Reminder of the key requirements of the anti-gift law following the €1 million+ fine of a pharmaceutical company

Breach of the “anti-gift” law

An investigation by the Directorate General for Fair Trading, Consumer Affairs and Fraud Control (“DGCCRF”) led to a €1,125 million fine on a pharmaceutical group for practices constituting a massive breach of the “anti-gift” law.

In 2021, the DGCCRF investigated compliance with the “anti-gift” system in the health products distribution sector and uncovered illegal practices in particular that certain pharmacists throughout France were unduly offered by a company, more than €55 million in gifts between 2015 and 2021. The system put in place by the pharmaceutical group in question consisted in the delivery of objects of value to pharmacists, in exchange for the waiver of commercial discounts that could be granted to their pharmacies, in order to build customer loyalty, to increase their margins, profits and market share at the detriment of their competitors, therefore breaching the so-called “anti-gift” law.

It should be underlined that accepting a prohibited advantage is as liable as the fact of granting an illegal advantage: the sanction incurred is one year imprisonment and a € 75,000 euro fine and can be accompanied by additional penalties such as a temporary or definitive ban on practicing or the confiscation of the proceeds of the offence (gifts received) for example. The investigation services of the DGCCRF will therefore continue the investigations with the pharmacists involved.

This case rendered by the Dijon judicial court constitutes a rare decision against a company commercialising healthcare products. Similar sanctions could be applied to all types of manufacturers, distributors of healthcare products, or healthcare service providers breaching the “anti-gift” law requirements that is the current focus of the DGCCRF.

Reminder of the “anti-gift” regime key requirements

The “anti-gift” system aims to preserve the independence of HCPs as only public health considerations should guide the prescription, delivery or use of health products. Therefore, as a principle, it is prohibited for any person providing health services, producing or marketing health products to offer or promise any benefit in kind or in cash, in any form, directly or indirectly, to HCPs, students aiming for such professions and associations representing them (“HCPs”).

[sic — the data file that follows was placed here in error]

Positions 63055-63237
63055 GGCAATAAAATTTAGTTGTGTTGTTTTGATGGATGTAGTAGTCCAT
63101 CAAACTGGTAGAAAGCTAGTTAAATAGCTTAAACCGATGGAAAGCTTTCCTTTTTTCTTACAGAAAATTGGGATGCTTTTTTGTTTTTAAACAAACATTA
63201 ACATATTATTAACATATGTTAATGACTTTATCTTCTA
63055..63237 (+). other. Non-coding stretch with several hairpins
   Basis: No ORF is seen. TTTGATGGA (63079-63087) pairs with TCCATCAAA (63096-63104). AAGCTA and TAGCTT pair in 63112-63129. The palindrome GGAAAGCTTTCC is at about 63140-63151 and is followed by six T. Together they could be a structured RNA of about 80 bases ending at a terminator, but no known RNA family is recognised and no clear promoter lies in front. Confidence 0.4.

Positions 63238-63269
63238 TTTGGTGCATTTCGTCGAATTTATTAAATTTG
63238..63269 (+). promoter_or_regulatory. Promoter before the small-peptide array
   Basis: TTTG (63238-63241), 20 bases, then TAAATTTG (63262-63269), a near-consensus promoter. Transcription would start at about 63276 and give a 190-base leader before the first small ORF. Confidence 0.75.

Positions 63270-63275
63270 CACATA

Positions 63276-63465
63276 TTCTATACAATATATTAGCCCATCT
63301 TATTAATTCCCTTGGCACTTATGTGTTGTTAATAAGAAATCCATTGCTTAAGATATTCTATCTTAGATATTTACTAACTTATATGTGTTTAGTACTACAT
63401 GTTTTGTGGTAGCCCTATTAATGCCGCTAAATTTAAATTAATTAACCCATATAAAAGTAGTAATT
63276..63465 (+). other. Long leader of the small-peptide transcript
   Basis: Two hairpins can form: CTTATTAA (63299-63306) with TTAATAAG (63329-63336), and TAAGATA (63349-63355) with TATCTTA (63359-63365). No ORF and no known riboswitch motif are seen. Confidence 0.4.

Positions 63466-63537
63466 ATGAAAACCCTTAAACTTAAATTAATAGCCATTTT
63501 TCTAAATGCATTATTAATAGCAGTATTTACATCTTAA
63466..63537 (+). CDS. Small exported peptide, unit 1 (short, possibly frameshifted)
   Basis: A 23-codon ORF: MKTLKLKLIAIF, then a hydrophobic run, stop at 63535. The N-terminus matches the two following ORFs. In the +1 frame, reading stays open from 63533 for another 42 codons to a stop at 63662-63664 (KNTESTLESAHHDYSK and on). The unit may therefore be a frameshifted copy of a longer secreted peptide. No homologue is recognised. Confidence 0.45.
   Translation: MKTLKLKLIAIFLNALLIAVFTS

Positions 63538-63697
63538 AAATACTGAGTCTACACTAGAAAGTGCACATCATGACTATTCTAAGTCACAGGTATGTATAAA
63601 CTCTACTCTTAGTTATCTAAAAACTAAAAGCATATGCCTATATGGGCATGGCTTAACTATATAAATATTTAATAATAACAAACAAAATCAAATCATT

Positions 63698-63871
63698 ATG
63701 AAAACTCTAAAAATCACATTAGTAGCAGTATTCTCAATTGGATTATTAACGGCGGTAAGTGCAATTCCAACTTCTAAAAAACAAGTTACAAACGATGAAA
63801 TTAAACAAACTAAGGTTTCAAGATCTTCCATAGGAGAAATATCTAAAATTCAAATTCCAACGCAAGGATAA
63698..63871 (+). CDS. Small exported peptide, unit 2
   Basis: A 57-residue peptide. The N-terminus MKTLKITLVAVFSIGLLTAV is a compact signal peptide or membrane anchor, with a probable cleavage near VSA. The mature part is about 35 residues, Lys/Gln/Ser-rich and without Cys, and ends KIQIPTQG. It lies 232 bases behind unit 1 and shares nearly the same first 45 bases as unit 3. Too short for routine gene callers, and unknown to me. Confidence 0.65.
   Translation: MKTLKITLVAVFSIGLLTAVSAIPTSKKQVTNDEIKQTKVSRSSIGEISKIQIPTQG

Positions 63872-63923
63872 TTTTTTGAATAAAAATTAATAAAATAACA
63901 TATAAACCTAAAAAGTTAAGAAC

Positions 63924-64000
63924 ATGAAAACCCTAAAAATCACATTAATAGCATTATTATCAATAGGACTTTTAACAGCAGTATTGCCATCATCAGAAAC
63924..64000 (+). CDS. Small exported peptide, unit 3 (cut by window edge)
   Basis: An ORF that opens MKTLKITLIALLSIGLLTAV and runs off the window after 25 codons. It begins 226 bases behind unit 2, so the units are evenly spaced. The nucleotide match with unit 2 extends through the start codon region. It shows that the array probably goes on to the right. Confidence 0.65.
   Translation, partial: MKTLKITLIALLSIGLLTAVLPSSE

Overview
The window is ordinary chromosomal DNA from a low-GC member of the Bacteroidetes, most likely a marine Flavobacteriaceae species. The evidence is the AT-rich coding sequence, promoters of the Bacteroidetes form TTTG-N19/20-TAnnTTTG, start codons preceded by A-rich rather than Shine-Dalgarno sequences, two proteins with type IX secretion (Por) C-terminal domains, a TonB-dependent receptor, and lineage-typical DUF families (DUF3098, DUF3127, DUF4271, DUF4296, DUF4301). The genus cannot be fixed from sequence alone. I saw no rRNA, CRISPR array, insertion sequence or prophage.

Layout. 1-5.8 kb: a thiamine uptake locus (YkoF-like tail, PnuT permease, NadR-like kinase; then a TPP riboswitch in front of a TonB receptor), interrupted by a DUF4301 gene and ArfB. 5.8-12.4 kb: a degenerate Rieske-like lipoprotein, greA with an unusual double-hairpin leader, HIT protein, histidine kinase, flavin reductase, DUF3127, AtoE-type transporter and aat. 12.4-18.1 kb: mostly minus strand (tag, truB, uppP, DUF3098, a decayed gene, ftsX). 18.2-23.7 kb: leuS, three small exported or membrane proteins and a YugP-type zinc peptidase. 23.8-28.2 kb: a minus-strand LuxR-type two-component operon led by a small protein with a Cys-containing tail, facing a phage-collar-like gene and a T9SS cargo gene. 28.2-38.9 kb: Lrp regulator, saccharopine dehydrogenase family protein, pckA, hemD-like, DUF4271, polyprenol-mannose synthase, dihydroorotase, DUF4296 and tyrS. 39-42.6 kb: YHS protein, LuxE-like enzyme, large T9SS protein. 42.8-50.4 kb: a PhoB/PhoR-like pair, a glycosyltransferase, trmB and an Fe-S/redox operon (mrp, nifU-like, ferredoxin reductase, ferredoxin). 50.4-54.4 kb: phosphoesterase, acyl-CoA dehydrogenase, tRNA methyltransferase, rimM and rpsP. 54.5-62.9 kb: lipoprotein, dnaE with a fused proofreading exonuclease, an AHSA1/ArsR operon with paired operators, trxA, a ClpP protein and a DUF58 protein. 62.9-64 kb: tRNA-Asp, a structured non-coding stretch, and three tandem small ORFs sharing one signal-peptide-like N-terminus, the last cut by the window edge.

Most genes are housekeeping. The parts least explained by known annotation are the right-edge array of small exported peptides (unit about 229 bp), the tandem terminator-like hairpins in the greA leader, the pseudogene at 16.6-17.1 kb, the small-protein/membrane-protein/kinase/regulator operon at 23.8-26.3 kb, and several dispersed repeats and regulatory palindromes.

By way of derogation, the “anti-gift” provisions strictly frame the conditions under which companies in the healthcare sector are allowed to provide advantages to HCPs. Indeed, any transfer of value authorised under the anti-gift regime is subject to the conclusion of an agreement between the beneficiary and the person providing the advantage, itself subject to formalities before the competent authorities (declaration or authorisation procedure depending on the amount at stake).

Implementing texts provide for maximum thresholds above which an agreement must be submitted for authorisation i.e. 200€ per hour for remuneration, up to a maximum of 800€ per half day or up to 2000€ for the whole agreement.

The same goes for additional fees or expenses such as travel or hosting costs that should also be included in the agreement and are also subject to thresholds (e.g. 150€ per hotel night or 15€ per coffee break).

If any of the thresholds or if the total amount of the agreement were to be exceeded, an authorisation procedure will have to be carried out.

Disclosure and transparency

In addition, it should be kept in mind that pursuant to the “Transparency” regime, all agreements concluded between the healthcare industry and healthcare actors must be disclosed, in particular information regarding the identity of the beneficiary, the subject matter of the agreement, the compensation/advantages provided, the total amount of the agreement, and date of signature.

The above-mentioned information will be made public by the competent authority on the public website

Written by
Alexandre Vuchot
Alexandre Vuchot
I'm a partner in Bird & Bird's international Commercial group, based in Paris, where I provide our clients with strategic commercial advice. With both French and English qualifications in commercial and corporate law, I have extensive experience of transactional matters. I am able to offer comprehensive advice on all aspects of general business law. I assist on commercial contracts covering distribution, franchise, sales, agency, cooperation and procurement arrangements, acting for suppliers and customers particularly in the retail, tech & comms, life sciences, as well as gaming, entertainment and sport sectors.
Johanna Harelimana
Johanna Harelimana
I am a junior associate, with experience advising clients on regulatory matters across several sectors, especially in life sciences, food and beverages, and environmental sectors. I currently offer both French and international clients legal advice on product's qualification, clinical trials, market access, price and reimbursement, anti-gift regulation, advertising and promotion, e-health (including telemedicine), as well as drafting contracts (distribution, professional services, clinical trial agreements, etc). I also assist with regulatory advice on other products such as cosmetics, biocide, phytopharmaceuticals and novel food.

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